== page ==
Prime Minister Theresa May is targeting young voters with a tuition fee freeze and a £10 billion boost for first time buyers.
As the Tory conference opens in Manchester, the PM has pledged to "look again" at student finance after the party's disastrous general election showing.
Tuition fees will be frozen at the current £9,250 level until 2019, rather than increase with inflation by £250.
The amount graduates can earn before making repayments will also rise from £21,000 to £25,000 under the plans.
The figure will then increase in line with earnings after next year, with the Tories saying the package will produce a saving of £360 in 2018/19 for graduates earning at least £25,000.
And in a bid to help young people get on the housing ladder Chancellor Philip Hammond is announcing a £10 billion expansion of the Help to Buy: Equity Loan scheme in order to aid 135,000 new purchasers.
Mrs May said: "In my first speech on the steps of Downing Street, I set my Government a mission to make our country a fairer place.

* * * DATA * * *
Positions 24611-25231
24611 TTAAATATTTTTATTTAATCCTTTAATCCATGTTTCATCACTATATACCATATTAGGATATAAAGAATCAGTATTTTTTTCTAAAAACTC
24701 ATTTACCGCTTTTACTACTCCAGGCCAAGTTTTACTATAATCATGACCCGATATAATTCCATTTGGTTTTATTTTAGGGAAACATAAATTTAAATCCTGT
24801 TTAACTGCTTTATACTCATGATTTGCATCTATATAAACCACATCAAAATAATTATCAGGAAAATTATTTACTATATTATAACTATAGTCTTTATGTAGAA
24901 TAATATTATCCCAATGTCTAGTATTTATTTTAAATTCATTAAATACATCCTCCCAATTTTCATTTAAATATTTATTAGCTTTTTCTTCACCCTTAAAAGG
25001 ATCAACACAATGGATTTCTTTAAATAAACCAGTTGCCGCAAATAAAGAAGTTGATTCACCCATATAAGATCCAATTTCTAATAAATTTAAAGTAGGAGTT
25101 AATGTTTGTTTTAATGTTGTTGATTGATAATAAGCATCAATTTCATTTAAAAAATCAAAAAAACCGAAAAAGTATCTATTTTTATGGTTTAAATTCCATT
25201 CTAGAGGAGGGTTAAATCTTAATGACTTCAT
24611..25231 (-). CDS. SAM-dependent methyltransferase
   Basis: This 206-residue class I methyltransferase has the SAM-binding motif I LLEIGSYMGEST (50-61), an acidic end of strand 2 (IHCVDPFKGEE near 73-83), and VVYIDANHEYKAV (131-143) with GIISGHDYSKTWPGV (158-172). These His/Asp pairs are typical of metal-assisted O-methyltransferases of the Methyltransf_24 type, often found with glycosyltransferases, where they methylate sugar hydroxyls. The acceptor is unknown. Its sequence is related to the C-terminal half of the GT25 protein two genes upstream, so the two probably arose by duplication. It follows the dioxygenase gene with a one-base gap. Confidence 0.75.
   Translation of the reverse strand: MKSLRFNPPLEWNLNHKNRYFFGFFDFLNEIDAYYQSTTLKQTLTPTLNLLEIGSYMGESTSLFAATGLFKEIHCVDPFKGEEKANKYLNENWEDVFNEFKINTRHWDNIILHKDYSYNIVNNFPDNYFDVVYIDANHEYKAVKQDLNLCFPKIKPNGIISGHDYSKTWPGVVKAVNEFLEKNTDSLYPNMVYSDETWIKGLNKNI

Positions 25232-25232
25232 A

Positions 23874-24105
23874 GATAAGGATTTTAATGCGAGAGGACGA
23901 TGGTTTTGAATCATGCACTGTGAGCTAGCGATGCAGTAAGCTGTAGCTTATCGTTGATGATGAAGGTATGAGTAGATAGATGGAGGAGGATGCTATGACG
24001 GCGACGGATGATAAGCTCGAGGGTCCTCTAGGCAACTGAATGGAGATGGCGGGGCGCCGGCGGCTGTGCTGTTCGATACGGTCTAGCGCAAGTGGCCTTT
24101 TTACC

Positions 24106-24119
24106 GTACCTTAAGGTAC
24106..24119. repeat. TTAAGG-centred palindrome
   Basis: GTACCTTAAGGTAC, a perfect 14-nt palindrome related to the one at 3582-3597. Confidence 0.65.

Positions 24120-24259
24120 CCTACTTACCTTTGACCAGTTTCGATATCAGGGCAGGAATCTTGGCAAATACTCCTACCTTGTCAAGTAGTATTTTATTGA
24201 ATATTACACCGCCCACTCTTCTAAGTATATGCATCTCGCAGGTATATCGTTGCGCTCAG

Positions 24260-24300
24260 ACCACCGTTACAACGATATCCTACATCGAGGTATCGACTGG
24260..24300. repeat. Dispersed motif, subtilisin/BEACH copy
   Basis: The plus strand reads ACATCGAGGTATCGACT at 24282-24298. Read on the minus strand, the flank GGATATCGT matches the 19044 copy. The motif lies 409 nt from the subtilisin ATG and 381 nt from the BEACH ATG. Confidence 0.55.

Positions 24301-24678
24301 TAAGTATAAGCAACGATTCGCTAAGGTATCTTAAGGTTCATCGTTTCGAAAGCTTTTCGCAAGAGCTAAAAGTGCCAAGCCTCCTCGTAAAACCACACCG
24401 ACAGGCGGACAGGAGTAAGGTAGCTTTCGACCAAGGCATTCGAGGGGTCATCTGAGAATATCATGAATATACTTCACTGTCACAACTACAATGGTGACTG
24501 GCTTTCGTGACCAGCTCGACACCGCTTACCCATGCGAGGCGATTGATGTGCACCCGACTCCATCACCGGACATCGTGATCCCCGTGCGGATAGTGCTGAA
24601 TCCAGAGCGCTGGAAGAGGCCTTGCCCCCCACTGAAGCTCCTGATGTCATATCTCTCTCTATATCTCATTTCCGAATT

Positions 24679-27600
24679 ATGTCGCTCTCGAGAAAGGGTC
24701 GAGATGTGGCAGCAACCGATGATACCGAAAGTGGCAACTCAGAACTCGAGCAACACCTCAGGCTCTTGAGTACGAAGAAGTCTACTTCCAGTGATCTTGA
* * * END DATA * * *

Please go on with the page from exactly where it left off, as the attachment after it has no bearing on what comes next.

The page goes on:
"Today I announce the next steps in that mission - with more help for students and graduates with tuition fees and billions of pounds of investment that will help thousands more people get a home of their own.
"This country has world-class universities - and I am proud that more young people from disadvantaged backgrounds are attending them than ever.
"But we know that the cost of higher education is a worry, which is why we are pledging to help students with an immediate freeze in maximum fee levels and by increasing the amount graduates can earn before they start paying their fees back, amounting to a saving of £360 a year, while the Government looks again at the question of funding and student finance.
"Taken together, these are key parts of my plan to spread opportunity and build a better future for our country."
Mr Hammond said: "Young people are worried that life will be harder for them than it was for their parents - owning a home is a key part of that. This Government understands that for many people finding a deposit is still a very big hurdle.
"That's why we will invest an extra £10 billion in our Help to Buy: Equity Loan scheme to help a whole new generation of young people, across the UK, with the upfront costs of home ownership.
"We're able to do this because of our balanced approach to the economy - dealing with our debt, while still investing in the future."